Iraqi prime minister braces for further turmoil
UTICA (Michigan) - A ngry Iraqi protesters stormed Baghdad’s fortified Green Zonebriefly occupying the area before leaving the restricted section that houses the parliament and other government buildings.
The message was clear: Protesters are capable of delivering on their threats to advance into or possibly take over the seat of Iraq’s government by infiltrating police lines into the heavily guarded zone anytime they wish.
By the same token, the bold move deepened Iraq’s disarray and swelled a list of Iraqi worries, which include:
— The fate of a shaky cabinet reshuffle promised to pump in a new group of technocrats to improve living conditions in the violence-wracked country;
— The sectarian strife between the majority Shia and the Sunni minority, which exhausted both, threatens to divide the country into three smaller states;
— Influential religious parties squabbling with each other and refusing to let go of their sway, fearing they will lose the power they enjoy;
— A weak and hesitant government plan to reclaim areas captured by the Islamic State (ISIS), stifling the war against the militants;
— The precarious economy with a high deficit blamed on declining oil prices, overspending and massive corruption, which squandered much-needed oil revenues.
All this put the position of the prime minister, who is widely seen as always reluctant, at stake.
In late April, jubilant crowds, most of the people supporters of Shia cleric Muqtada al-Sadr, broke into the parliament session hall, forcing lawmakers to flee. The protesters shouted anti-corruption slogans and demanded immediate political reforms.
Security forces responsible for protecting the Green Zone did nothing to stop the protesters, who severely beat at least two lawmakers.
At nightfall, demonstrators set up tents at a nearby parade ground and shouted anti-Iran slogans, an unprecedented move against the neighbouring country, which has had a huge influence on war-battered Iraq since 2003.
The next morning, the crowds left the sprawling compound on orders from al-Sadr. The protesters threatened the government with “tougher actions in the future” if the reforms are not carried out as soon as possible.
Police and army units in Baghdad were put on high alert as Iraqi Prime Minister Haider al-Abadi issued a statement saying that the situation in Baghdad had been brought under control.
Abadi warned, however, that the political crisis could negatively affect the war against ISIS.
Almost all main Shia political groups, fearing the loss of their privileges and al-Sadr’s rising influence, denounced the storming of the Green Zone, while pro-Iranian Shia militias deployed fighters in and around Baghdad in a show of force.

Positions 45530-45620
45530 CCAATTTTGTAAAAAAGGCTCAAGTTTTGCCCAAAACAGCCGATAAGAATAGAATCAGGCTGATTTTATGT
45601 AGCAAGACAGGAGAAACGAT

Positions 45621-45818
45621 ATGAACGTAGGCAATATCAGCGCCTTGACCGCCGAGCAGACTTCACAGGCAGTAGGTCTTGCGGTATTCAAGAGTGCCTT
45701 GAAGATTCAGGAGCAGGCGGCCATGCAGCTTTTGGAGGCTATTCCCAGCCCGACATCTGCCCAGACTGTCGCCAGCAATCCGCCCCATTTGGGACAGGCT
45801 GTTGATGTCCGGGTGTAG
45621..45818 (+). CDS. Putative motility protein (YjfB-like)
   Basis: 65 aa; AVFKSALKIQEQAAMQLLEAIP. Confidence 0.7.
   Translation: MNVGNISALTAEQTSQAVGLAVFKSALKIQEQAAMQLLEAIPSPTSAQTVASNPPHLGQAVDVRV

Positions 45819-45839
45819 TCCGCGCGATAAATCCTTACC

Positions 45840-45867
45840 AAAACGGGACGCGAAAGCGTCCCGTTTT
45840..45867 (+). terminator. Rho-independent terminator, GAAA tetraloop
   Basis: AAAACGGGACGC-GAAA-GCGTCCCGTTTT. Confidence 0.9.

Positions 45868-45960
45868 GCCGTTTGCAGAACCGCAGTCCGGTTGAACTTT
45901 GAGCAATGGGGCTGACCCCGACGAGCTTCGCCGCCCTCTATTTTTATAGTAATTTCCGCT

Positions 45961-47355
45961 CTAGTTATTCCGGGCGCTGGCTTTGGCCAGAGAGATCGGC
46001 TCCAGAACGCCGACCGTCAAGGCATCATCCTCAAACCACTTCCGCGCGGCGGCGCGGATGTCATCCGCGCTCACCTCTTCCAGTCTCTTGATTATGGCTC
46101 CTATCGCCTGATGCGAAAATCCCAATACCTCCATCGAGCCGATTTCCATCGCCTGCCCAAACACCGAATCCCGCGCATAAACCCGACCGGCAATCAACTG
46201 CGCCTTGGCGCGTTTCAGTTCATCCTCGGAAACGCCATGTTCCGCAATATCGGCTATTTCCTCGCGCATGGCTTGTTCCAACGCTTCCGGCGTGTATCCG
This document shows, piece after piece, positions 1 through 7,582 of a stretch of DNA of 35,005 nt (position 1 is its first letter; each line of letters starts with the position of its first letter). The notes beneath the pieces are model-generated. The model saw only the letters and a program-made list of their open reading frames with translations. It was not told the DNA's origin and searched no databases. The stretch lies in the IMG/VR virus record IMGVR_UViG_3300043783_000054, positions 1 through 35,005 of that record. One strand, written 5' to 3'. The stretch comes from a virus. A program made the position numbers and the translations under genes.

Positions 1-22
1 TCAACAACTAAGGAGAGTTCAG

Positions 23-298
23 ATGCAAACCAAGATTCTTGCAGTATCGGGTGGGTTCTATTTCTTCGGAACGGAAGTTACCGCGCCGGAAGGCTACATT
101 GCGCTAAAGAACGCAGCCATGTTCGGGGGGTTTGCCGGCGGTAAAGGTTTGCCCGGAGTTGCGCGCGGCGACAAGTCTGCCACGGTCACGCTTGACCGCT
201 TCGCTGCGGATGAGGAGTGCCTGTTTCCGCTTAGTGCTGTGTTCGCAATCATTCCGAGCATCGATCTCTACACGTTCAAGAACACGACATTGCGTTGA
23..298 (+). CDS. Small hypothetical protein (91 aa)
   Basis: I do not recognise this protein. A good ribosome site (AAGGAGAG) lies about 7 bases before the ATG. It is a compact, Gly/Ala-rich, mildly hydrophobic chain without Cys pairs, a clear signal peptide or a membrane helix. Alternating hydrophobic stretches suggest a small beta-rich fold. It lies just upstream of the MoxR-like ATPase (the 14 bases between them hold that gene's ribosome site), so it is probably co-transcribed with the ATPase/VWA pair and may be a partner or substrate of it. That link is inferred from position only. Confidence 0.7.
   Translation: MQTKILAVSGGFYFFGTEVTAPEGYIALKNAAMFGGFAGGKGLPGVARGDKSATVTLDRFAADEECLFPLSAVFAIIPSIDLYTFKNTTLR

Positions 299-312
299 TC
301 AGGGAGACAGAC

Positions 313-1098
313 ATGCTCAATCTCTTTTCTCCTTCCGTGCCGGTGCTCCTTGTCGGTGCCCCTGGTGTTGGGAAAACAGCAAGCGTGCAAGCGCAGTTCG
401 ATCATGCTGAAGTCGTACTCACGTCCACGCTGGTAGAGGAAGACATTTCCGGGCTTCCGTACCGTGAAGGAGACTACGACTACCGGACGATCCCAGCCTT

The brief invasion of the Green Zone showed the increasingly fragile situation of the embattled Abadi, who failed to order security forces to defend the Green Zone.
Some senior politicians were quick in criticising Abadi’s inaction regarding the protesters.
Parliament Speaker Salim al-Jabouri said the prime minister “bears full responsibility for any security breach or aggression against the government institutions and the dignity of the state”.
Senior Sunni politician Saleh al- Mutlaq said Abadi’s “futile” policies have created more rifts among the people.
“The political approaches of the prime minister… led the country to a dead end and this would lead to the total collapse of the nation,” said Mutlaq, who demanded that Abadi step down immediately.
The storming of the Green Zone was the latest setback for Abadi, who has been unable to live up to his repeated promises for political reforms, starting with a long-awaited cabinet reshuffle.
In April, Abadi presented independent candidates to replace corrupt ministers affiliated with powerful religious parties, including al-Sadr’s. However, he ended up bowing to pressure from political leaders and was eventually forced to pick candidates from the same parties linked to corruption and power abuse.
This brought him public wrath.
Baghdad resident Saif Hilal called on Abadi to carry out the reforms or “go home”.
“With a weak prime minister, ordinary Iraqis fear that the political struggle will move to the streets where each group would resort to their supporters and militias in order to settle political scores,” he said.
Sunni lawmaker Talal al-Zobaie called for dissolving parliament and forming an emergency government.
“No lawmaker should enter the parliament after what happened,” he said.
“People are waiting for action, not useless promises. Till now, the prime minister is offering more procrastination, but no solution to the crises.”
Izzat al-Shahbandar, a former senior member in Abadi’s Dawa Party, said Shia political leaders should “go and stay home” and give al-Sadr the task to form a new Iraqi government.
“Al-Sadr is the only leader who can mobilise the public and make his supporters take to the Iraqi streets. Nobody can stop him,” he said.